Take the 2-minute tour ×
Stack Overflow is a question and answer site for professional and enthusiast programmers. It's 100% free, no registration required.

Is there any way to block the Keyboard input completely ? This should also block key combos like WIN+E.

I found this Code, is there anyway to change it to block only keyboard input (Mouse needs to work)

    procedure TForm1.Button1Click(Sender: TObject) ;

   function FuncAvail(dllName, funcName: string; var p: pointer): boolean;
   var
     lib: THandle;
   begin
     result := false;
     p := nil;
     if LoadLibrary(PChar(dllName)) = 0 then exit;
     lib := GetModuleHandle(PChar(dllName)) ;
     if lib <> 0 then
     begin
      p := GetProcAddress(lib, PChar(funcName)) ;
      if p <> nil then Result := true;
     end;
   end;

   var
     BlockInput : function(Block: BOOL): BOOL; stdcall;

   begin
    if FuncAvail('USER32.DLL', 'BlockInput', @BlockInput) then
    begin
     ShowMessage('Your Mouse and Keyboard will be blocked for 5 seconds!') ;
     BlockInput(true) ;
     Sleep(5000) ;
     BlockInput(false) ;
    end;
   end;

 end.

Would this code also work with WIN keys etc ?

Thanks!

share|improve this question
1  
BlockInput blocks all user input, you can't make it only block the keyboard. Why are you trying to do this? Perhaps we can come up with an alternative. –  Polynomial Jan 31 '12 at 17:32
    
Hi, I need this for some kind of Kiosk-App, interacting with the screen will be done only with the Mouse. I don't want there to be any way to circumvent this, for instance press WIN+E and open the explorer. –  user990767 Jan 31 '12 at 17:42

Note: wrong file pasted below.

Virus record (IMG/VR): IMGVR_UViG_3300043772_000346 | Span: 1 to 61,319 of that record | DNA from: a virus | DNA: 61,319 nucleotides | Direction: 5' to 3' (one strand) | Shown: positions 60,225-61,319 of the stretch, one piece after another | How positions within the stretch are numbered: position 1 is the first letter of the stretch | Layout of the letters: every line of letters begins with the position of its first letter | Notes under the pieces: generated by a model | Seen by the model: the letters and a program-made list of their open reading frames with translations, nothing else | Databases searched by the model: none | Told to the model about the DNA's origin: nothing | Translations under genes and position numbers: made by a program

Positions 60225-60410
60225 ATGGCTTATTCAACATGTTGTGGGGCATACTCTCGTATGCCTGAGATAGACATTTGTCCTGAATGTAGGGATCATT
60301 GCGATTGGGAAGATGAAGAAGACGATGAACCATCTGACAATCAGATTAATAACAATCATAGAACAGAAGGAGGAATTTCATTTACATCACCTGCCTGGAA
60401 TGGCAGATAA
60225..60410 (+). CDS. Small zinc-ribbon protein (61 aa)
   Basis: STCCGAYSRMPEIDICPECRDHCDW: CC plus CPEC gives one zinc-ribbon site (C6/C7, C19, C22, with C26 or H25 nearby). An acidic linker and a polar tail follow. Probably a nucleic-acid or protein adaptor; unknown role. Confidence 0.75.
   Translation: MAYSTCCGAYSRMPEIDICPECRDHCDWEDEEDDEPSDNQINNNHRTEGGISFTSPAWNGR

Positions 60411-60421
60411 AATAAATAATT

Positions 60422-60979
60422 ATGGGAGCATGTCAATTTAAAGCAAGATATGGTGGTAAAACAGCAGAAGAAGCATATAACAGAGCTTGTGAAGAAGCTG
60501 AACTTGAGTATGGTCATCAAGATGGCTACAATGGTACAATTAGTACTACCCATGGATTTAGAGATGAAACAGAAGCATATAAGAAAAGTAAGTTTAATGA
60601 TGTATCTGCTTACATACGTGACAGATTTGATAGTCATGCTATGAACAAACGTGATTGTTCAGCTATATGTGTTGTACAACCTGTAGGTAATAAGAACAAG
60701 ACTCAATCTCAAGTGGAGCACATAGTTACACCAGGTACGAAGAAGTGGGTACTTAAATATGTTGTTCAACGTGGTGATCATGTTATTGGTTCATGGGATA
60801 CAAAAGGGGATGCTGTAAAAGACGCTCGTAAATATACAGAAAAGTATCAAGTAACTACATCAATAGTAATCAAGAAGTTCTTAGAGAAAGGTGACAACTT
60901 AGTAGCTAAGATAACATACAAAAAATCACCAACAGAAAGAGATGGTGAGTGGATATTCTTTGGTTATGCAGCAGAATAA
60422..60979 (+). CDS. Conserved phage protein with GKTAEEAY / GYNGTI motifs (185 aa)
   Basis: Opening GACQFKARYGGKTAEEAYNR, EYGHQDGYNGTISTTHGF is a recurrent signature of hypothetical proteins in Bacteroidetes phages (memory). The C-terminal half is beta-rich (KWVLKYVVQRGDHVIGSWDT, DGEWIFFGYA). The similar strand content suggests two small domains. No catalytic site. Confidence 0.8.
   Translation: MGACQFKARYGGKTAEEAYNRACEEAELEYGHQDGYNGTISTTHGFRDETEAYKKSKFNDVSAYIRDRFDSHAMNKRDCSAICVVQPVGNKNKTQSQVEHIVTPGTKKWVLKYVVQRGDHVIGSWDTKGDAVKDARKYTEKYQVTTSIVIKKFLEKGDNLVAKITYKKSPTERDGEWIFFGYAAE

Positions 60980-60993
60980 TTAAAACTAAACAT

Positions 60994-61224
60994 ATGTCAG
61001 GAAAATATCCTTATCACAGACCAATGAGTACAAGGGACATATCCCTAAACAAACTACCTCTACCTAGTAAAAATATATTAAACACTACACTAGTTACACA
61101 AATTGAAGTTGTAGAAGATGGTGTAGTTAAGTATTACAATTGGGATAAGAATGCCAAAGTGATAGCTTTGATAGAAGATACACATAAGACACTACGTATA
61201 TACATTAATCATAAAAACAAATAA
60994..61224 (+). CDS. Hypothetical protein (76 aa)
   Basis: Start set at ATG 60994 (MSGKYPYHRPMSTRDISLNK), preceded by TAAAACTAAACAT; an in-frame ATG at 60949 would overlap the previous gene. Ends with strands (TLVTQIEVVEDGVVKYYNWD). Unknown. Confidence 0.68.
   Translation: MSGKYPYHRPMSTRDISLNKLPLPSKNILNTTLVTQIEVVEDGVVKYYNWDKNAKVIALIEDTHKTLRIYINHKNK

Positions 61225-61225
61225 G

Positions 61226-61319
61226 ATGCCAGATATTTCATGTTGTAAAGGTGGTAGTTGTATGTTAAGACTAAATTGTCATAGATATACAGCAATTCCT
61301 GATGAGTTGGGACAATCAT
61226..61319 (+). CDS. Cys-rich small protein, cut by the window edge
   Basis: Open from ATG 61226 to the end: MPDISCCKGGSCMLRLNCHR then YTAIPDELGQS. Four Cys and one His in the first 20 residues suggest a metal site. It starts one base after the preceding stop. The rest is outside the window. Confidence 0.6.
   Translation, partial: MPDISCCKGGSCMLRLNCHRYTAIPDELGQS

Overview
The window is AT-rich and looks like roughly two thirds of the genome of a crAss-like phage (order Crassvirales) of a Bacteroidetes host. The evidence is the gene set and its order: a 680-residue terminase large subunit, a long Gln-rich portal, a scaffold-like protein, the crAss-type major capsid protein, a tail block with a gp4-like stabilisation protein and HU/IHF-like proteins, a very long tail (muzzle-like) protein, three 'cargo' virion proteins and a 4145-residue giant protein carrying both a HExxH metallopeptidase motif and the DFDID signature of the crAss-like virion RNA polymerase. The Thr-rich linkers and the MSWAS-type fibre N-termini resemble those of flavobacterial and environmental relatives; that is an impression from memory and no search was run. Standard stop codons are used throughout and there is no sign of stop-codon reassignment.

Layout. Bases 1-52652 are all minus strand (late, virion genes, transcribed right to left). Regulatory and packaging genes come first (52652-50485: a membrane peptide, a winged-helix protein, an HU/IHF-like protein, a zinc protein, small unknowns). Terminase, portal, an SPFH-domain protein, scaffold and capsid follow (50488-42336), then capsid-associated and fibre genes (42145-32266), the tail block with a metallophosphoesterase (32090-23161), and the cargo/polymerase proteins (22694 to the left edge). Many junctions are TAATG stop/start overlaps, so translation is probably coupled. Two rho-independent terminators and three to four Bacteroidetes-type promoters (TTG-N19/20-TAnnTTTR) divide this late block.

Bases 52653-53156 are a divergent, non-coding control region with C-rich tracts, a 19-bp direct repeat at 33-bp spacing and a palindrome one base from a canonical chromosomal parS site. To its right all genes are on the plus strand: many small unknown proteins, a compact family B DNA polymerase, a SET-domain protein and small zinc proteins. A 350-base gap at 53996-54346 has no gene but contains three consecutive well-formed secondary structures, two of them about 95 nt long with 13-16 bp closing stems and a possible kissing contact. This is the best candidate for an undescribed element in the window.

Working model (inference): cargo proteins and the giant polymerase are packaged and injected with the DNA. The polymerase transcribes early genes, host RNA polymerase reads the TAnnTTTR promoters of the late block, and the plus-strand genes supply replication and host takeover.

stackoverflow.com/questions/3236233/… –  J... Jan 31 '12 at 17:44
2  
Surely a global keyboard hook would be able to sort this out. Doesn't windows have a kiosk mode in any case. Or even better, just run your app as the shell. –  David Heffernan Jan 31 '12 at 17:46
11  
Why can't you take the keyboard away? –  David Heffernan Jan 31 '12 at 18:03

2 Answers 2

You're thinking way too hard.

The appropriate way to set up a kiosk that can be controlled by the mouse and not the keyboard is to not have a keyboard attached. (This also makes it impossible for an unscrupulous kiosk-user to steal your keyboard.)

This also means that, if you need to perform administrative tasks, you can attach a keyboard (or remote in) and everything will work fine.

share|improve this answer
2  
+1 thinking way too hard –  David Heffernan Jan 31 '12 at 19:11
7  
Definately take away the physical keyboard, but also make sure the user has no access to run Windows' onscreen keyboard (osk.exe), either. –  Remy Lebeau Jan 31 '12 at 20:58
    
You can hook WndProc and make it cancel all resize messages. They way you can't resize or minimise the window, or alter its z-order. You could then include an admin feature that disables that functionality, given a password. –  Polynomial Feb 1 '12 at 6:46

If for some reason removing the keyboard is not a feasible option, there is an unsupported way of doing this in software: remove the UpperFilters value from

HKEY_LOCAL_MACHINE\SYSTEM\CurrentControlSet\Control\Class\{4D36E96B-E325-11CE-BFC1-08002BE10318}

This disables input from all normal keyboard devices, but the Remote Desktop virtual keyboard will still work, so you may want to ensure that Remote Desktop is configured and working first.

For your reference, should you want to reverse the process, UpperFilters is normally a REG_MULTI_SZ containing a single string "kbdclass" (without the quote marks).

share|improve this answer
    
Note that you need to reboot the machine in order for this to take effect. –  Harry Johnston Feb 1 '12 at 2:18
    
+1, wow, never heard about this trick. However I would prefer a physical way to do so, probably a keylock switch controlling the power supply for the keyboard (USB). –  TLama Feb 1 '12 at 7:02
1  
@TLama: it depends on the context. I agree that removing or otherwise physically disabling the keyboard is probably the best solution for the OP, but there are scenarios where it isn't appropriate. In my case, for instance, I need to lock the input for hundreds of computers intermittently (and often) so it really does need to be done in software! –  Harry Johnston Feb 1 '12 at 19:18

Your Answer

 
discard

By posting your answer, you agree to the privacy policy and terms of service.

Not the answer you're looking for? Browse other questions tagged or ask your own question.